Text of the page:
Updated: Jan 29, 2020
When the leaves and temperatures start to fall, that is the time of year that I start thinking about my homemade stock. I enjoy making chicken and beef stock, in particular. This blog will focus on beef stock. I like to buy beef shanks with all of their delicious marrow. I put the shanks in the oven at 450 degrees for approximately half an hour to brown the meat and create that delicious fond that I scrape up with boiling water once I transfer the meat to the stock pot. In concert with browning my meat, I also have my vegetables in the oven to roast for better flavor. I typically use carrots, parsnips, onions, turnips; however, you can incorporate whatever root vegetables you prefer. Once everything is roasted in the oven, I transfer it to the stock pot and fill to the gill with water. I then add a bouquet garni which is a fancy way of saying a grouping of your favorite herbs. Last, I always add a handful of black peppercorns and star anise. Now, it is time to grab a glass of wine and let it work its magic. I like to let the stock develop flavors for at least six hours, while periodically stirring all that goodness around in the pot.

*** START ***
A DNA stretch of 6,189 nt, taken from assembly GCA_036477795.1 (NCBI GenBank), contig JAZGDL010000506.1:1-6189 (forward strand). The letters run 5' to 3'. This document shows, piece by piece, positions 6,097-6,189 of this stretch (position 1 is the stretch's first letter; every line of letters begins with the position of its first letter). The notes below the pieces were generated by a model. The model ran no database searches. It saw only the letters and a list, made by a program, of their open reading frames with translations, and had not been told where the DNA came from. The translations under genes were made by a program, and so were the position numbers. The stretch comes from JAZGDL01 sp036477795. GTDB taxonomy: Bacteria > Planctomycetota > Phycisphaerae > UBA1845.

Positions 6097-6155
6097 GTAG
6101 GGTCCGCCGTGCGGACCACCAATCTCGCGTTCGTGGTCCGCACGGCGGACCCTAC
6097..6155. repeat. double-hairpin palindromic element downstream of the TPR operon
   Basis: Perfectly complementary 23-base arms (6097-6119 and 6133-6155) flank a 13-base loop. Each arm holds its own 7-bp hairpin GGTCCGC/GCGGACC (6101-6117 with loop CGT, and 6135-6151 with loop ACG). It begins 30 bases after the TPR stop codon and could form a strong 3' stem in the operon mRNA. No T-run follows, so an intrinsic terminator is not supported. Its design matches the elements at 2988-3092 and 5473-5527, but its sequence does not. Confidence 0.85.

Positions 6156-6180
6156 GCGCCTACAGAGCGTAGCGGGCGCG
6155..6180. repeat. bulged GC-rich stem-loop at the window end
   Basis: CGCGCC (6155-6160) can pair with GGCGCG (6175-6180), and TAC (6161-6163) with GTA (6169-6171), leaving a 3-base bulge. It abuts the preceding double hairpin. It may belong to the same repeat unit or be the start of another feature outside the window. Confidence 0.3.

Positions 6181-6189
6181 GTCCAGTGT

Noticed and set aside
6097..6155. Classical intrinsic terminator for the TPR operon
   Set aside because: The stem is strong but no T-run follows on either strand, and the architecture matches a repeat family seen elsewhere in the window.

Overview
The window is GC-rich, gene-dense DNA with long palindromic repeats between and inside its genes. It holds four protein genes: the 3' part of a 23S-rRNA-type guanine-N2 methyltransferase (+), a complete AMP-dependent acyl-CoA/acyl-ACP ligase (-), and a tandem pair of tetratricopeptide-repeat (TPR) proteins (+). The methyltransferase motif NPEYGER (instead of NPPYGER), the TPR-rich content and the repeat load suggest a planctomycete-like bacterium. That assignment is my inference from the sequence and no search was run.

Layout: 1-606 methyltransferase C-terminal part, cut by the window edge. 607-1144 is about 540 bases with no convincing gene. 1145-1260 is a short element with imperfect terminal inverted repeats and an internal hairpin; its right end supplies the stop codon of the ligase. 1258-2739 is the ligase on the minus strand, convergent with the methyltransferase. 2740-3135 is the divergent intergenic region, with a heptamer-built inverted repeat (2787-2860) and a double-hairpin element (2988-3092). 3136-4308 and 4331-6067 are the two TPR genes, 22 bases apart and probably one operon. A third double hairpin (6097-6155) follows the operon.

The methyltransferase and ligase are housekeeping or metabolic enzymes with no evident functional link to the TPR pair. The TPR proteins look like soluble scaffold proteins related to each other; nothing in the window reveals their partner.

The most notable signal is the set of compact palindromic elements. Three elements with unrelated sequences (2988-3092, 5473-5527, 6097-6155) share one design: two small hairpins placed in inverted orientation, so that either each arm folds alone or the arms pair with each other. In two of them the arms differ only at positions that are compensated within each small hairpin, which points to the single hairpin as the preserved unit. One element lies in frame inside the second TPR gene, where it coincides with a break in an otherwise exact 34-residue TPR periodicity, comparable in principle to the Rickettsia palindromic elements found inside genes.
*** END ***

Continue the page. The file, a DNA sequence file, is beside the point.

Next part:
Next, is the critical safety and success point - cooling it down and storing it. Once removed from the stove top, the stock pot needs to be put in ice water and brought down to 70 degrees within 2 hours. Then, the stock needs to be brought down to 40 degrees within the next 4 hours. At this point, refrigerate the stock overnight so that the fat congeals on the surface. In the morning, remove the layer of fat, strain the stock and discard all of the solids. Next, safely transfer the stock to your containers to freeze. I personally find 32 ounce deli containers marked with the date that I made it to be the easiest.
Last, enjoy your fabulous stock of stock with your soup creations. There is nothing better on a cold wintry day!